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SOLD - Technicolor System 3 (No. 10) Hand Crank 35mm Movie Camera | Akeley Gyro Tripod

  • Technicolor System 3 (No. 10) Hand Crank 35mm Movie Camera | Akeley Gyro Tripod
  • Technicolor System 3 (No. 10) Hand Crank 35mm Movie Camera | Akeley Gyro Tripod
  • Technicolor System 3 (No. 10) Hand Crank 35mm Movie Camera | Akeley Gyro Tripod
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Product Description

Technicolor System 3 (No. 10) Hand Crank 35mm Movie Camera + Akeley Gyro Tripod

Ultra Rare

 

 About This Camera

Our Technicolor System 3 (or Process 3) (No. 10) was in use from 1927 to 1933. In 1916, the Silver Screen became the Technicolor screen, when this motion picture coloring process was invented. System 3 was based on the techniques of the original 1916 Process 1, but “was developed to eliminate the projection print made of double-cemented prints in favor of a print created by dye imbibition. The Technicolor camera for Process 3 was identical to that for Process 2, simultaneously photographing two consecutive frames of a black-and-white film behind red and green filters.” (Wikipedia)

Films shot with Technicolor System 3 include “The Viking” (1928, Paramount), which was the first feature made entirely in the Technicolor Process 3; and “On with the Show” (1929, Warner Bros.), the first all-taking color feature.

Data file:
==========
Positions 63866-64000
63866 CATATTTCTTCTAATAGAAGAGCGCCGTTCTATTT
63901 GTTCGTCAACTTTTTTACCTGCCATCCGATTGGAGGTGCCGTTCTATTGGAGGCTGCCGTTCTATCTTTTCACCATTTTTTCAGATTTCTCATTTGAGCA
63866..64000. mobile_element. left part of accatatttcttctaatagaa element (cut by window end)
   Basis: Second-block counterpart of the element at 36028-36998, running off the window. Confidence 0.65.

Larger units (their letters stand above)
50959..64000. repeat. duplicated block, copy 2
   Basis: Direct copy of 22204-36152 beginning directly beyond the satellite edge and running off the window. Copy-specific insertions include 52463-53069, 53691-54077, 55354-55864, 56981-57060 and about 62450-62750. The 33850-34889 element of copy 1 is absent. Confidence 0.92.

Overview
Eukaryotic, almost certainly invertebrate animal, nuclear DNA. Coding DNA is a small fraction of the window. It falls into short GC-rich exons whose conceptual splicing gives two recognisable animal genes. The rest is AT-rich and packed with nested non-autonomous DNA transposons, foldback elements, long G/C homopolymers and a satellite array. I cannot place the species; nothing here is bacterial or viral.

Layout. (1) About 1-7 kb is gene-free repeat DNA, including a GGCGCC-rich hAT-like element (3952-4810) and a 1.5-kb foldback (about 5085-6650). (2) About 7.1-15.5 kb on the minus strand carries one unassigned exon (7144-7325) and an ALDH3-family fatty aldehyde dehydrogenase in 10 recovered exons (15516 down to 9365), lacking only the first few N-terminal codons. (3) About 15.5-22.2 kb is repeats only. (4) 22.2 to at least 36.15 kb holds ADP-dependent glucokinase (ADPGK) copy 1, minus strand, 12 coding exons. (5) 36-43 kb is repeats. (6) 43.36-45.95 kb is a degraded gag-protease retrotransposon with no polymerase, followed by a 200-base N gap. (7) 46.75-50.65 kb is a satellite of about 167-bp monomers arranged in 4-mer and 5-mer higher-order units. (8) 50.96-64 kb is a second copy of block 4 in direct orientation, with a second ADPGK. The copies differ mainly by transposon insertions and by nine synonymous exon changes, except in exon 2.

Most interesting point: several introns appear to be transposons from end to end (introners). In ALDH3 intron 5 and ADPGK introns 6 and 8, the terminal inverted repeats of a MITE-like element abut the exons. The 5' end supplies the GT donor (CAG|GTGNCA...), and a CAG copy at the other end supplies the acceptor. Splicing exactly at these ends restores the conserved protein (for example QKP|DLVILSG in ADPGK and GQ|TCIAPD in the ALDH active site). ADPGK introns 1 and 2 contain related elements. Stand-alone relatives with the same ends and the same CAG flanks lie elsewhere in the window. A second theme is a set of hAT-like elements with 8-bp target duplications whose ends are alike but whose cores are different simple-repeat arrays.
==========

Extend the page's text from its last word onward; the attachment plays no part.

Camera No. 10 is one of Technicolor's ground-breaking two-color, System 3, dye-imbibition cameras, in use during the 1930s.

“System 3 used separate negatives for the red and green images, from which positive matrices in relief were made which acted like a rubber stamp. These were dyed red and green, and then rolled into contact with a strip of clear film coated with a dye absorbing emulsion.” (amps.net, used with permission)

System 3 moved color from novelty to mainstream and represents a critical technological advancement leading to the later, better known Technicolor three-strip process used for such classics as The Wizard of Oz and Gone with the Wind. The camera and its various accessory items were acquired directly from Technicolor in the mid-1970s and have been in storage ever since.

For More Technicolor Process Information: http://widescreenmuseum.com/oldcolor/ball.htm


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